The need for accurate and rapid field identification of wood to combat illegal logging around the world is outpacing the ability to train personnel to perform this task. Despite increased interest in non-anatomical (DNA, spectroscopic, chemical) methods for wood identification, anatomical characteristics are the least labile data that can be extracted from solidwood products, independent of wood processing (sawing, drying, microbial attack). Wood identification using anatomical characteristics is thus still a viable approach to the wood identification problem, and automating the process of identification is an attractive and plausible solution. The undisputed increase of computer power and image acquisition capabilities, along with the decrease of associated costs, suggests that it is time to move toward non-human based automated wood identification systems and methods. This article briefly reviews the foundations of image acquisition and processing in machine vision systems and overviews how machine vision can be applied to wood identification.
The terminology related to axial resin canals in conifers is briefly reviewed, standard terms are clarified and a new term is proposed. The definitions proposed are intended primarily for light microscopic observations. All the cells and spaces of an axial resin canal as differentiated from the axial tracheids are collectively referred to as the resin canal complex. The resin canal is the intercellular space itself, and the epithelium is the uniseriate layer of cells lining the canal. We propose the term subsidiary cells to include all cells exterior to the epithelium, which may be subsidiary parenchyma and /or strand tracheids.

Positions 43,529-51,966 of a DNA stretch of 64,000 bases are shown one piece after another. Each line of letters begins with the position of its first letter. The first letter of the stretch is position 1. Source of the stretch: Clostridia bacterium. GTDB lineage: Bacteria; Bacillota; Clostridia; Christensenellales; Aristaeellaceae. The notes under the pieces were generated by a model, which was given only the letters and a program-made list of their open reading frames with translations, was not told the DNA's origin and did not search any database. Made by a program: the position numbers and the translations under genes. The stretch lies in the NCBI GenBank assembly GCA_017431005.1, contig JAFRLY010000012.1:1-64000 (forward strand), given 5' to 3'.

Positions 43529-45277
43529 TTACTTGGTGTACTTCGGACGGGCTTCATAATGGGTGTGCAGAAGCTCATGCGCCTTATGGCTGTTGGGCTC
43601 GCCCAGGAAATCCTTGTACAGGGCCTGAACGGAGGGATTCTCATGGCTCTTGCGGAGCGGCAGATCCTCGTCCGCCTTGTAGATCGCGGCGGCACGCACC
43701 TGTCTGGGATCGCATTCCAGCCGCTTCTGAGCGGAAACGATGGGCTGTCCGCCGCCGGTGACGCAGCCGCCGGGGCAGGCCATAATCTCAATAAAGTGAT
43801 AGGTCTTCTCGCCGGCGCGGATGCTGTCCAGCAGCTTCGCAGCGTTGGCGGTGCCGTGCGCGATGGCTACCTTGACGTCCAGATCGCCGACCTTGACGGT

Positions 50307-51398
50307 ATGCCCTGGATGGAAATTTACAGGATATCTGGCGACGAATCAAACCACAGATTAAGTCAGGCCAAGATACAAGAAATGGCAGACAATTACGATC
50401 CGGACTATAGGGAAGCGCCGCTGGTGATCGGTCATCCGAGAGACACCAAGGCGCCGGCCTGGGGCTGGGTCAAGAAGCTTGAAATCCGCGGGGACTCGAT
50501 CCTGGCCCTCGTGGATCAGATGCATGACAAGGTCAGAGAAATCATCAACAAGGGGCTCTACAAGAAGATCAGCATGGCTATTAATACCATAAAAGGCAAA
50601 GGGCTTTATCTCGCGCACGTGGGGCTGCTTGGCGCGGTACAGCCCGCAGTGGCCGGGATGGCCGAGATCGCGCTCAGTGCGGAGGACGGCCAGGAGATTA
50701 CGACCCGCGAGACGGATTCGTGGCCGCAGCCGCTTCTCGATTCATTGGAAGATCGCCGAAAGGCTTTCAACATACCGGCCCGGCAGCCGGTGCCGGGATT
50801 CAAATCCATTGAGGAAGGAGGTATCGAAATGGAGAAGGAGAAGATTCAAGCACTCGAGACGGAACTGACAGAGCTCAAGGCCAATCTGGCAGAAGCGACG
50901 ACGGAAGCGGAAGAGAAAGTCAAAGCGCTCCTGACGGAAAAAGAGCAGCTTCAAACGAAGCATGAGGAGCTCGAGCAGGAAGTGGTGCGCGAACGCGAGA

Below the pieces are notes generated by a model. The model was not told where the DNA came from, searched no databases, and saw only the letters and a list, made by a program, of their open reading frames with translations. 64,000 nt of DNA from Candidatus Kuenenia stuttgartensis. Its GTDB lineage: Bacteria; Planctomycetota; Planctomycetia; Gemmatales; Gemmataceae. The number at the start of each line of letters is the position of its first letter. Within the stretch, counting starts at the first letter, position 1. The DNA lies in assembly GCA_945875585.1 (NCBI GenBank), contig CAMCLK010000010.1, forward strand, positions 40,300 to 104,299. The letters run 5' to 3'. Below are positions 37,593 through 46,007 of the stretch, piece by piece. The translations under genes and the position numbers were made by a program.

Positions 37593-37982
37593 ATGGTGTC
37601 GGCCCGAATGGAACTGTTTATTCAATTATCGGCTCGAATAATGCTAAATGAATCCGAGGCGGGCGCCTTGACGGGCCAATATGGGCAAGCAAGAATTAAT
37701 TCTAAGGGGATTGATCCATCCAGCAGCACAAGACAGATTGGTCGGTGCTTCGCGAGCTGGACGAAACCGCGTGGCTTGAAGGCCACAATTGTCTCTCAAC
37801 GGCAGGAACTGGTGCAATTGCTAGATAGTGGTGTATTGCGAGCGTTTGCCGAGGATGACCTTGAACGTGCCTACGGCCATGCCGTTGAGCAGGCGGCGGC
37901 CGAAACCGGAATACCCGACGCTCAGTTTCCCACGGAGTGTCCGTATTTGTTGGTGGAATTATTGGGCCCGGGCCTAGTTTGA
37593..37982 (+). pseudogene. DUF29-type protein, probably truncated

With the adoption of a number of anti-illegal logging laws, treaties, memoranda, and international agreements around the world, there is broad and renewed interest in wood identification, especially in the field at the macroscopic level. In response to this interest, and to begin to fill an obvious gap in the corpus of wood anatomical reference material, we review several prominent English-language publications on macroscopic wood identification in order to form a list of characters. We compile characters and organize them in the spirit of the IAWA lists for hardwood and softwood microscopic identification, present the state of the art as it exists, attempt to reconcile the different sets of definitions, characters, and character states, then present our proposed working-list. It is our intent with this publication to open an international discussion regarding the standardization of macroscopic wood identification features, and it is our hope that such a discussion can include critical works from the non-English literature. We also call for an illustrated glossary to accompany the proposed list. A standard lexicon to describe wood at the macroscopic level will simplify the preparation of identification documents and permit the ready translation of keys and other references for easy use and deployment around the world.